Vault Percentages Vary
The dirty little secret of the recently-concluded “stimulus” fight in South Carolina was that far from being faced with cash shortfalls, the Palmetto State’s eighty-five school districts were – and still are – flush with cash.
Almost $800 million in carry-forward reserve funds, to be precise.
Of course, the mainstream media completely ignored the existence of this money, enabling politicians to dangle teacher firings and furloughs in the face of anyone daring to question the wisdom of our state spending every last dime of “stimulus” funding on recurring government programs.
House Speaker Bobby Harrell, for example, said that as many as 5,000 teachers would have been fired had South Carolina not applied for a controversial pot of stimulus money – which amounts to just 1.6% of this year’s $20.7 billion state budget, by the way, or less than half the amount our school districts currently have squirreled away.
So why was this $800 million pot of reserve funds ignored? Well, besides the fact that it would have made all that shrill, taxpayer-funded whining we heard over the last few months a little less believable?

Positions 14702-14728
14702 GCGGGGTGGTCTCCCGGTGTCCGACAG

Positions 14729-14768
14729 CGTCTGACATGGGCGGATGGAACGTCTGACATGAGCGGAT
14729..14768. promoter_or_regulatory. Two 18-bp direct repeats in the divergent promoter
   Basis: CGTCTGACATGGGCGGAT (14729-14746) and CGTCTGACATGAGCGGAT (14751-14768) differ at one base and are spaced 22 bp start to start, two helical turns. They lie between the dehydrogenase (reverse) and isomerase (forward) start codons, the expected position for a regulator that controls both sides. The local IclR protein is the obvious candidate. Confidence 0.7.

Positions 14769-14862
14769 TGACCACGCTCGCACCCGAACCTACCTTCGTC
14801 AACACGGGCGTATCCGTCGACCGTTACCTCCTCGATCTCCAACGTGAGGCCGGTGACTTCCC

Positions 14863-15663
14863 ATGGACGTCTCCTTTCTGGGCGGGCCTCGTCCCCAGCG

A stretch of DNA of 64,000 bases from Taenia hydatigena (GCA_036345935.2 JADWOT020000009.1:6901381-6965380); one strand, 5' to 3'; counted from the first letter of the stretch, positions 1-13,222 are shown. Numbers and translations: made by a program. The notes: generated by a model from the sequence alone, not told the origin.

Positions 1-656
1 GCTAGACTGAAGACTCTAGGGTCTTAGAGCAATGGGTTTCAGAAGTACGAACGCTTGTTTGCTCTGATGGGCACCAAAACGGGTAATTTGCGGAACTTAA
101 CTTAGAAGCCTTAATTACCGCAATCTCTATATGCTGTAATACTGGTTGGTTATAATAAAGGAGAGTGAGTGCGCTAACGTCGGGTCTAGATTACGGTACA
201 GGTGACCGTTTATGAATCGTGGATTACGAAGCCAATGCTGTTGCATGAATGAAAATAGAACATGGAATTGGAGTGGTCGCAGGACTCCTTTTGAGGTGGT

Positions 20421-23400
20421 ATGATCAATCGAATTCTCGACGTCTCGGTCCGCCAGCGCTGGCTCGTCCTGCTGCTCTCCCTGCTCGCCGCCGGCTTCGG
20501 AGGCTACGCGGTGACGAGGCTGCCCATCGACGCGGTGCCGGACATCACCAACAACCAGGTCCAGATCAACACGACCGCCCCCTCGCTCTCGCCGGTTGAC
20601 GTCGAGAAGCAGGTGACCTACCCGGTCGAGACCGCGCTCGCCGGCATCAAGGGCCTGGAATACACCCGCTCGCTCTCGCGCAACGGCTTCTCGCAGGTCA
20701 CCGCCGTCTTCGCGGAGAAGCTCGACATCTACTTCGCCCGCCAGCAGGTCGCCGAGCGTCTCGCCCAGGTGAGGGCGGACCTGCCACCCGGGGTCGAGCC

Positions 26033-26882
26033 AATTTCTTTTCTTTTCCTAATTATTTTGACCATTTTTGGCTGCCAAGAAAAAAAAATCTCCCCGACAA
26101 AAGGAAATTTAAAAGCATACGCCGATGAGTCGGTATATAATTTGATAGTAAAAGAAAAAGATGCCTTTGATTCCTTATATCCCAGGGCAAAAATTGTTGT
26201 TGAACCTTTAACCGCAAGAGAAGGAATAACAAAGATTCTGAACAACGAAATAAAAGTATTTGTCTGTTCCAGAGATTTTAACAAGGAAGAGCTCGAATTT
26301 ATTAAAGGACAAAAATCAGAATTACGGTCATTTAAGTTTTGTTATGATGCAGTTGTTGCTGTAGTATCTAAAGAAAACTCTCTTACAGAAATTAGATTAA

“Good stewardship,” we were told six months ago.
School districts claimed that they were just being “responsible stewards” of our tax money, saving for a rainy day – which obviously ignored the fact that recessionary rainclouds had been dumping buckets of bad news on our heads at the time.
Also, prior to 1991 local governments and school districts were prohibited from maintaining reserve accounts altogether – which begs the question of how they managed to survive under the old system.
Another excuse offered by educrats was that these reserves were needed as collateral for massive infrastructure loans, which judging from the rapid growth of these accounts means that every district in the state must have embarked upon a massive new building program within the last five years.
After all, the amount of money in these carry-forward accounts has almost doubled since 2003.
Despite the dubiousness of these excuses, the mainstream media bought them hook, line and sinker – which is why dating back to first time we exclusively reported on these fund balances in January not a peep has been heard on them from any other news outlet.
But still we press on … if for no other reason than it’s just how we roll.
In fact, FITS has obtained some updated financial data from several Midlands, S.C. school districts showing that half of them are currently carrying-forward fund balances that represent a fifth of their annual budget.
KERSHAW COUNTY – 7.55%
LEXINGTON ONE – 11.04%
LEXINGTON TWO – 12.78%
LEXINGTON THREE – 21.44%
LEXINGTON FOUR - 19.44%
LEXINGTON FIVE – 20.65%
RICHLAND ONE – 19.45%
RICHLAND TWO – 9.55%
Of course, these reserve funds pale in comparison to the ones being maintained by Richland and Lexington counties – which come in at 39.3% and a whopping 57.1%, respectively.
Seriously, Lexington County. WTF?
By contrast, state government maintains about 5% of its budget in reserve – at least when those funds aren’t being raided lawmakers it to fund recurring spending.
What’s our point?
It’s simple – your bottom line may be hurting, but government continues to pad its reserves.